Lost Opportunity: EMR Reform Was within Our Grasp

In October of 2007, the government (or specifically, CMS—the Centers for Medicare and Medicaid Services) had a great idea: It announced a 5-year EHR demonstration project. The project had goals similar to the EMR Reform concept detailed in last week’s EMR Straight Talk. The government set about to scientifically investigate whether “investing time and money to convert . . . to EHR is worthwhile [for physicians] or not.” The project would also specifically measure physician satisfaction, exploring how EHRs affect workflow and identifying which functions physicians actually use. The goal was to “examine practices’ experience in implementing and using EHRs” and to evaluate “providers’ perceptions of the effects on their practice and patients.” This was a great start at a sorely needed objective evaluation of the efficacy of EMR in physician offices.

Why did the government fund this program to the tune of $150 million? My guess is that it was because they recognized that no study existed to support the commonly held—but undocumented—assumptions regarding the value of EMRs to physicians. The few landmark studies that have been conducted have focused on the value to other stakeholders—insurance companies, the government, etc.—but not to physicians.

The demonstration project had a start date of June 1, 2009, and will encompass 5 years of data collection. Yet on February 17, 2009, in a rush to push through legislation, and encouraged by special interest groups, President Obama signed the Stimulus Bill before the first demonstration test site was even operational. The government will now spend $36 billion supporting the very same EHRs they had wanted to study, but without the benefit of the potentially valuable information that the demonstration project could have provided. Nor will they have heard from physicians about what actually works in the real world of medical practice.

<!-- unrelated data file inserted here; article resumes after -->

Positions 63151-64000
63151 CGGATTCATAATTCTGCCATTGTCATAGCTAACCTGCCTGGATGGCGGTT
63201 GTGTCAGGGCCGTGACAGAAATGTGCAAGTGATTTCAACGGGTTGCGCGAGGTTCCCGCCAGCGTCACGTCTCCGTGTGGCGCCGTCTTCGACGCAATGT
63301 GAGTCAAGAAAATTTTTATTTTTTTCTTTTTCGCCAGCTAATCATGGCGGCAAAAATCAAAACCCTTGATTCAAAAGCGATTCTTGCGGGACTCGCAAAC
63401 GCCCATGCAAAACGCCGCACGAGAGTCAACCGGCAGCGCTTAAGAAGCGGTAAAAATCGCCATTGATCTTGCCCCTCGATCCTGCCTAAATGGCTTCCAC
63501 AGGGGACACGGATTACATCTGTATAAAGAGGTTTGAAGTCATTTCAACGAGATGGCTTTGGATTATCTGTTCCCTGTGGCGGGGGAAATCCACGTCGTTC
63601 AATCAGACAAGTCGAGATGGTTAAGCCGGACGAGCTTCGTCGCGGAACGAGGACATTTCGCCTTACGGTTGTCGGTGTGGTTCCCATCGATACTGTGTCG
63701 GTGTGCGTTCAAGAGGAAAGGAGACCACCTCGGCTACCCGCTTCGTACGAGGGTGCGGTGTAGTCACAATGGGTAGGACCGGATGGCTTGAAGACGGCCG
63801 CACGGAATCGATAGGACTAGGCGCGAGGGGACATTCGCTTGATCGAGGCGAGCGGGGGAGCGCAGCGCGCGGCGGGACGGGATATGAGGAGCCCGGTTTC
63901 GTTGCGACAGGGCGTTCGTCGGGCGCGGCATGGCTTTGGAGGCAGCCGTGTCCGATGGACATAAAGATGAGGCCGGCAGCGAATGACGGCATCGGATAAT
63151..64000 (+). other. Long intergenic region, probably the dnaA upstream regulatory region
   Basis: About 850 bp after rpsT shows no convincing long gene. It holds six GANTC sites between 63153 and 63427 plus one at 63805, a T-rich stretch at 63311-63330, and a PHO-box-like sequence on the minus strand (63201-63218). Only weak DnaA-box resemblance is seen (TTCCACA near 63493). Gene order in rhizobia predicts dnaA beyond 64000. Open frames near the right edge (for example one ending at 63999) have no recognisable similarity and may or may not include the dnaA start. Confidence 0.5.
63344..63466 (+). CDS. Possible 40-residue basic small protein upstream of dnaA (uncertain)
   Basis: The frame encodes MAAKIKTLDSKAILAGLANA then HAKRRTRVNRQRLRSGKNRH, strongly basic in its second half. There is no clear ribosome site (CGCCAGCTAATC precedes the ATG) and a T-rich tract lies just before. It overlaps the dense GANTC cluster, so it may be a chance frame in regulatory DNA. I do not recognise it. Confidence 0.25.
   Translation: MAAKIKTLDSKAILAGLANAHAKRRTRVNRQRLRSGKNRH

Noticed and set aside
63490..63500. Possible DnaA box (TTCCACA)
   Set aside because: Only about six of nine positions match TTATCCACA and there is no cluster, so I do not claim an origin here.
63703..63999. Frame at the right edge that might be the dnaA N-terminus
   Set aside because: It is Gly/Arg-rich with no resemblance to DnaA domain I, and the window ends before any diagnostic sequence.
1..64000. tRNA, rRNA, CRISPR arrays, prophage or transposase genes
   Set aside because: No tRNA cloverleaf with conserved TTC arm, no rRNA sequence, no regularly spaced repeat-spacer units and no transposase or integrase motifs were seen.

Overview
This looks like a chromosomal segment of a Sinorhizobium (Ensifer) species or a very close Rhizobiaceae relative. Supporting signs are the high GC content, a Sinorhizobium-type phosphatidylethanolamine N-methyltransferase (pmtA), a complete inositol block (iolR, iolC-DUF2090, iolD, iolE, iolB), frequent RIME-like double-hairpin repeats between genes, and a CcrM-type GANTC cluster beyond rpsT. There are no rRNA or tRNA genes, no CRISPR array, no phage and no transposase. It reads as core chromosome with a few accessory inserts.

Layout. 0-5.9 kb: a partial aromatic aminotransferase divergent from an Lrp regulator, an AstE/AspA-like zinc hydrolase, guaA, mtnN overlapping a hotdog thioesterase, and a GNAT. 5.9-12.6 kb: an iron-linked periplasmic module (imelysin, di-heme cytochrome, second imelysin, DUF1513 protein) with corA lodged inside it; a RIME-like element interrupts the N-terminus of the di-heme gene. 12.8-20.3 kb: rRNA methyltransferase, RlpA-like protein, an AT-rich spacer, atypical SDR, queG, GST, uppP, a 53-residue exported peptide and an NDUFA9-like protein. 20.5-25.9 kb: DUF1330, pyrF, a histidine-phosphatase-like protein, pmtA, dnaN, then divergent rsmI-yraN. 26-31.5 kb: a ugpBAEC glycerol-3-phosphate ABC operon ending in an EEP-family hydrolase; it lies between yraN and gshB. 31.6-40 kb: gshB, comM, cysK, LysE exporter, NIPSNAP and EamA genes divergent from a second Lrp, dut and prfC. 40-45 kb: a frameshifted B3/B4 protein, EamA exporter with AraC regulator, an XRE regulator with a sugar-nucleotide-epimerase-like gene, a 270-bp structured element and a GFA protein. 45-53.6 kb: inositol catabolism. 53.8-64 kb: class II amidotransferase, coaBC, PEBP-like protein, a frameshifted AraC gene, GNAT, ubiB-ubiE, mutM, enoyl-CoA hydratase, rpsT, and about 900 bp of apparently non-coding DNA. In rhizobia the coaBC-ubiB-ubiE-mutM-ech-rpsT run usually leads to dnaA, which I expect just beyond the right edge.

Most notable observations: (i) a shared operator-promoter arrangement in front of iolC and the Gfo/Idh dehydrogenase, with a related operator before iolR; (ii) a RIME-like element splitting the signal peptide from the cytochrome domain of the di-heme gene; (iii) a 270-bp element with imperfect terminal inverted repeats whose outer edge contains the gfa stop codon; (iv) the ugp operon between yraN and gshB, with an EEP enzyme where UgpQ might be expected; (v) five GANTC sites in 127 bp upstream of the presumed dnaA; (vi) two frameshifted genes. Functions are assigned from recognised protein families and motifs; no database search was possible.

So here we are, embarking on a massive government program enticing physicians to invest in and implement software that the government itself has acknowledged is unproven in value—and urging physicians strongly that the time to do so is now—despite the fact that the demonstration project’s Phase I is just beginning and preliminary results will not be available until 2014.

Don’t we have a responsibility to provide physicians with at least the level of decision support to which they have access when they buy a car? Regrettably, this failure represents a lost opportunity to produce an EMR report card that would let physicians see what is really going on “under the hood”—before we expect them to invest their hard-earned money. Never before has the argument for EMR Reform been so compelling.